Julie Wyman is a filmmaker, performer, and scholar whose work investigates the body: locating, exploring, and inventing various situations in which the codes, conditions, and visceral experiences of physicality defy expectation. The University of California-Davis assistant professor’s latest documentary, Strong! premieres on the PBS series Independent Lens July 26.
“I saw coverage about Cheryl (Haworth) after the 2000 Olympics and her image spoke to me. I realized I wanted to learn more about the person who seemed to have accomplished in her youth.” Introduced to weightlifting while strength training as a softball player in 1996, within two years she had won her first two Junior National titles and placed fourth at the Junior Worlds as a 15-year-old. In 1998 Cheryl Haworth set her first American records and went on to claim all of the American School-Age, Junior and Senior records in the +75kg division as well as all of the Pan American records at +75kg. During her career, which began at the age of 14, Haworth remained undefeated in U.S. competition, where she won 12 consecutive Senior National titles, beginning with her first in 1999.
Haworth made history in Sydney in 2000 when she became the youngest athlete at 17 years old to win an Olympic weightlifting medal (a bronze medal). A formidable figure at 5 feet and 8 inches tall and weighing more than 300 pounds, Haworth allowed Wyman to document the highs of her spectacular rise to the lows of battling injuries. Strong! explores the challenges this unusual elite athlete faces: coming to terms with a body that is celebrated within her sport but shunned by mainstream culture. “She has had success in a non-traditional sport for women while having a body size that is not traditional for women either. When I looked her up on the Internet, I found her coach and thought I would tackle a short portrait piece on her before the 2004 Olympics,” Wyman says.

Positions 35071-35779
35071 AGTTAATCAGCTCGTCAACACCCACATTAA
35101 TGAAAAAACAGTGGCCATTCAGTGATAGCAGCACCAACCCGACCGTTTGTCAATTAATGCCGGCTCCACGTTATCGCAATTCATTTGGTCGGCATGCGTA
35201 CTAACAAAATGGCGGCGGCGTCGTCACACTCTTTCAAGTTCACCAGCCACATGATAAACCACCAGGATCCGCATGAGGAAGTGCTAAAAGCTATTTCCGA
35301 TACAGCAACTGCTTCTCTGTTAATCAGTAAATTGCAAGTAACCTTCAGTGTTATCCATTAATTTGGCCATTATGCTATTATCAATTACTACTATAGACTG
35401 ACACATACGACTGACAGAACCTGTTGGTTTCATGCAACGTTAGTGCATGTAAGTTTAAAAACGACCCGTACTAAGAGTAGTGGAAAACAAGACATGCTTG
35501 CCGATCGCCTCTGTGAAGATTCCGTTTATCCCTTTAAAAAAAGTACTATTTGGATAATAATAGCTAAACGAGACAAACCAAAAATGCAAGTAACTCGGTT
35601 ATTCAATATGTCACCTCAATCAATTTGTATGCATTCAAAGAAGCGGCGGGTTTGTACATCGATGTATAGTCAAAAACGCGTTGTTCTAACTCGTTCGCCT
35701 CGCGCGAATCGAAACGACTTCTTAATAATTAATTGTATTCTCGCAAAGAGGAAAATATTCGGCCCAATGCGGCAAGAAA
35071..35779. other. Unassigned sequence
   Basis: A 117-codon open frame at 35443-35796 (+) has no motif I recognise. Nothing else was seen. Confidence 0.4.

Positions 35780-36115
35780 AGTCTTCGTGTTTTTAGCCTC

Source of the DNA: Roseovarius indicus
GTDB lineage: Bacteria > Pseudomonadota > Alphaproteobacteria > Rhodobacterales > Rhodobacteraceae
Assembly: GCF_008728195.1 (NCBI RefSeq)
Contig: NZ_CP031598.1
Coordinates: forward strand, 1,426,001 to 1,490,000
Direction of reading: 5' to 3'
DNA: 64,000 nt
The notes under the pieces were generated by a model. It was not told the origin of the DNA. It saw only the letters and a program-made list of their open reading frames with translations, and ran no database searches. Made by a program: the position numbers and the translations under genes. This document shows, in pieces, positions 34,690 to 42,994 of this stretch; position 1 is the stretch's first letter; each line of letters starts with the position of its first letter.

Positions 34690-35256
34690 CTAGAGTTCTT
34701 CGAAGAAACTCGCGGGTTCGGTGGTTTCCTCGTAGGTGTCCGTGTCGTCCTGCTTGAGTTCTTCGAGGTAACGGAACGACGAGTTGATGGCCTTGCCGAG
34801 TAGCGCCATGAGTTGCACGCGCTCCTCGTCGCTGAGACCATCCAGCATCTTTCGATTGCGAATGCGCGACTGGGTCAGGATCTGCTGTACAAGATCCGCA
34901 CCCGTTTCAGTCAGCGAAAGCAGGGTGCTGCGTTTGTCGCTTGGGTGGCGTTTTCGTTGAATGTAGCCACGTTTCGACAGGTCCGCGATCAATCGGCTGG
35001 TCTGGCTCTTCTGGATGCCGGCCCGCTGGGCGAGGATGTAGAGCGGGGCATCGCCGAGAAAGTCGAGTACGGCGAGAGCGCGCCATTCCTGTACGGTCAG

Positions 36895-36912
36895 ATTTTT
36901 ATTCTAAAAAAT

Following her win in Sydney, Haworth’s career gathered momentum. But while competing in Mexico and attempting an American record of 286 pounds she tore two ligaments in her left arm during the 2003 games.
Haworth not only won the 2004 Senior Nationals, but qualified for the Athens Olympic Games where she placed sixth. With an uncertain future in a sport that demands complete confidence, Haworth fought back, eventually breaking both the Pan American and U.S. records, she successfully lifted 354 pounds at the 2005 Pan American Games. In 2005, Haworth returned to setting American records en route to winning a bronze medal at the Senior Worlds in Doha, Qatar. Haworth remained undefeated in the United States through 2008 when she qualified for her third consecutive Olympic Team. Competing in Beijing, Haworth battled injuries to place sixth overall. In 2010 Haworth retired from the sport.
Wyman spent time learning about weightlifting, the weight classes and the individual lifters. Haworth and Wyman formed a strong relationship. “She is not the standard size and shape. Girls and women need role models. Why not someone athletic and powerful? I thought she had an unshakeable confidence, but her story is about her relationship with her body image,” she says.
Wyman says her role is complicated and ever-changing. “I see myself as a storyteller, but as time goes by, I become a confidant for my subject. Then I become a promoter and agent for the person and the story. Really first and foremost, the role of storyteller is most accurate as I observe the human struggle and find out how to share the struggles and the triumphs with integrity. I wanted to do justice to the sport of weightlifting. I wanted to uphold Cheryl and her family in a positive light. I wanted to share a film with an audience that may or may not be athletes. However, many of us understand the struggles, the disappointments and even the injuries.”
Haworth travels with Wyman on promotional tours, showing the documentary to many audiences, including those that are part of the Community Cinema. As for the documentary as part of Independent Lens, Wyman says she is excited to know that about 1.2 million households will tune into the late July viewing. Haworth currently works as a recruiter for the Savannah College of Art and Design, her alma mater. l